GIT: Forget Previously Tracked File


There are times we mistakenly check in certain files into our repository, or change our mind after a file has already been committed. I see this most often with .env or config files that contain sensitive information like passwords or API keys. These files are needed for the application to run, but shouldn’t be checked into version control.

If you have checked in a file with sensitive information, the very first thing you should do is change those values immediately. Even if your repository is private and only your team has access, those values should be considered compromised and should be changed to prevent unauthorized data access.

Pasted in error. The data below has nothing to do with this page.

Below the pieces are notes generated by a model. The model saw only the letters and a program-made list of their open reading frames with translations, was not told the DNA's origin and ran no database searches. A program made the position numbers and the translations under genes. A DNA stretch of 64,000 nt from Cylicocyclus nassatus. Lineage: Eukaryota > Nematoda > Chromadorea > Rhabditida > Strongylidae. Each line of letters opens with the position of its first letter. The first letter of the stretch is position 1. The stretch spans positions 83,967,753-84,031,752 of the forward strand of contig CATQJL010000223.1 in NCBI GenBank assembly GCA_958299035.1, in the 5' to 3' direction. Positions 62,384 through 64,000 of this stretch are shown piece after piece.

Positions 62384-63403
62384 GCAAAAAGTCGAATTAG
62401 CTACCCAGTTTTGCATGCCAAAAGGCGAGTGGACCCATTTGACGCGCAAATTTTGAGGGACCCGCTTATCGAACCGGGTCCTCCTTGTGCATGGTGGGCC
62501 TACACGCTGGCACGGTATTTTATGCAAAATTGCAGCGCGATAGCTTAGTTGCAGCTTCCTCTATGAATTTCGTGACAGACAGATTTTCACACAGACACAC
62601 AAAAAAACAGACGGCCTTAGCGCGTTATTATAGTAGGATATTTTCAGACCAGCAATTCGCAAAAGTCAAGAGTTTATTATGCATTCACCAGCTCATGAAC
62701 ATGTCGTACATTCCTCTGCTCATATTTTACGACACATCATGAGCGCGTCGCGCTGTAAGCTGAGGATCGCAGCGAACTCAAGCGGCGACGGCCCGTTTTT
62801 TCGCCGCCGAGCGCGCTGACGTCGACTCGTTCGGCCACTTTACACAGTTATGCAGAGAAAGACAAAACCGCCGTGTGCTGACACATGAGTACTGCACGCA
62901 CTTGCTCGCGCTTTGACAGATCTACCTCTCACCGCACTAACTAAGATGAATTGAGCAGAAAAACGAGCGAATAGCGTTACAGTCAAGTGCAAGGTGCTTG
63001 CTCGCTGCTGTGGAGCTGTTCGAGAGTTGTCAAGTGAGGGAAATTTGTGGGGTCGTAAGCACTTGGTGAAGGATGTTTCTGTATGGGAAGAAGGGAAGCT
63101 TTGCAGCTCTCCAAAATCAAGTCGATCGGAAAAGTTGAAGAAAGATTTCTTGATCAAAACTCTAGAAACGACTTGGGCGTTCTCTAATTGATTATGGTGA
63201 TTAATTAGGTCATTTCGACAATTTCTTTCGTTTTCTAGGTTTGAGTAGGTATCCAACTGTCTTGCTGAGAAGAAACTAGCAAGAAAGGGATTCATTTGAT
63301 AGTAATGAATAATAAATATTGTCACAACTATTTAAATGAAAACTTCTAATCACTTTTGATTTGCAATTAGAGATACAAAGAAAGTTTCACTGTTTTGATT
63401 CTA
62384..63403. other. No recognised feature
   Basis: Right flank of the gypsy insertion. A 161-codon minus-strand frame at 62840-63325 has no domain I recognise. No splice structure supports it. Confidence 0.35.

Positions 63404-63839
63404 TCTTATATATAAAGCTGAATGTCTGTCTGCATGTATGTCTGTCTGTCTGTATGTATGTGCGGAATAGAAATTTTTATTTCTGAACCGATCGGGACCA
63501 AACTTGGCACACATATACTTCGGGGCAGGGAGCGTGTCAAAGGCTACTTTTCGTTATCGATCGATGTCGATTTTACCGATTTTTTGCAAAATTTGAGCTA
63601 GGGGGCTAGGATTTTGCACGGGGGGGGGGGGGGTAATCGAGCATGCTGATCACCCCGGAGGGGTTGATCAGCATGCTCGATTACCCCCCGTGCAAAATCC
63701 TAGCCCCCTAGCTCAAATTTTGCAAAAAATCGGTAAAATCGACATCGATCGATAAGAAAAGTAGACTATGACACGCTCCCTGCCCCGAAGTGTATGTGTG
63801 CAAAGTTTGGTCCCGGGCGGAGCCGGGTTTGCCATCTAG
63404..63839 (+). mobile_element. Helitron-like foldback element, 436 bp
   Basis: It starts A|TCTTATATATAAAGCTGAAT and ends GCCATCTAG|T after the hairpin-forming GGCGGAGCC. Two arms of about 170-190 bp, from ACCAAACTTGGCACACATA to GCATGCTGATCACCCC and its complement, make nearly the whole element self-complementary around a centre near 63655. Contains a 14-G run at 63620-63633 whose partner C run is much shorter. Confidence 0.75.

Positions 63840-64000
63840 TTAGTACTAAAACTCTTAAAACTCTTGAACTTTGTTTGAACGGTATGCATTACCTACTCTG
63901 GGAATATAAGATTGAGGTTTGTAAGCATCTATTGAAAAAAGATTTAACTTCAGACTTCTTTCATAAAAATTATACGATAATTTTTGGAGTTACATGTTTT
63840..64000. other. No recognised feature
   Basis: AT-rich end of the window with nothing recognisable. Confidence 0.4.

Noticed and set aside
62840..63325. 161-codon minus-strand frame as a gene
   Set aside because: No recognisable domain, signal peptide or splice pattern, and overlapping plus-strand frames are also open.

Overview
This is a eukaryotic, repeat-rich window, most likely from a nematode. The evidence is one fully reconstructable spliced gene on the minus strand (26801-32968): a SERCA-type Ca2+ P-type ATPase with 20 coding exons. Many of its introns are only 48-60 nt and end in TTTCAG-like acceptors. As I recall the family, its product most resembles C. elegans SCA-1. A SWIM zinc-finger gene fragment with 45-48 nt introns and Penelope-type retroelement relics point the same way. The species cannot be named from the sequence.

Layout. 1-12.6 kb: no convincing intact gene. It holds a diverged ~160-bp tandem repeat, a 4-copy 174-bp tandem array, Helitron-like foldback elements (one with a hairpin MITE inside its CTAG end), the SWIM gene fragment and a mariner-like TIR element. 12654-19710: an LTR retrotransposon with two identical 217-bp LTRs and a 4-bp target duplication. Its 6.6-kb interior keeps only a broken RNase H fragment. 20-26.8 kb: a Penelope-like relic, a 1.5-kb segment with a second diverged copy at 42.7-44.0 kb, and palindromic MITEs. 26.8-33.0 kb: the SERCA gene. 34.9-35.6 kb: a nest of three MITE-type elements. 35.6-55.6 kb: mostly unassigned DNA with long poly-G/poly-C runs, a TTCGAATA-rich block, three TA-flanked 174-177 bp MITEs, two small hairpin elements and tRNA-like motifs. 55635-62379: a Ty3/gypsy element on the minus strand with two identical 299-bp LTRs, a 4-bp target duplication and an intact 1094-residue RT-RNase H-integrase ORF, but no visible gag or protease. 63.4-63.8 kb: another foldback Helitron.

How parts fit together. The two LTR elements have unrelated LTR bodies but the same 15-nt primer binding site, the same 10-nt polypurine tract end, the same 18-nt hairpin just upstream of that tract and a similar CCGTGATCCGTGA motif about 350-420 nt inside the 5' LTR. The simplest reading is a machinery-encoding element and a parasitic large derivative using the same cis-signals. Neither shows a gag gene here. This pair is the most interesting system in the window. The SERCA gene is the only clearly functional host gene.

Steps to tell GIT to “forget” about a file or directory:

Add the file or directory to the .gitignore file.

.env >> .gitignore

Remove the file(s) from the GIT cache.

git rm --cached <file>

Remove an entire directory, remove recursively

git rm -r --cached <directory>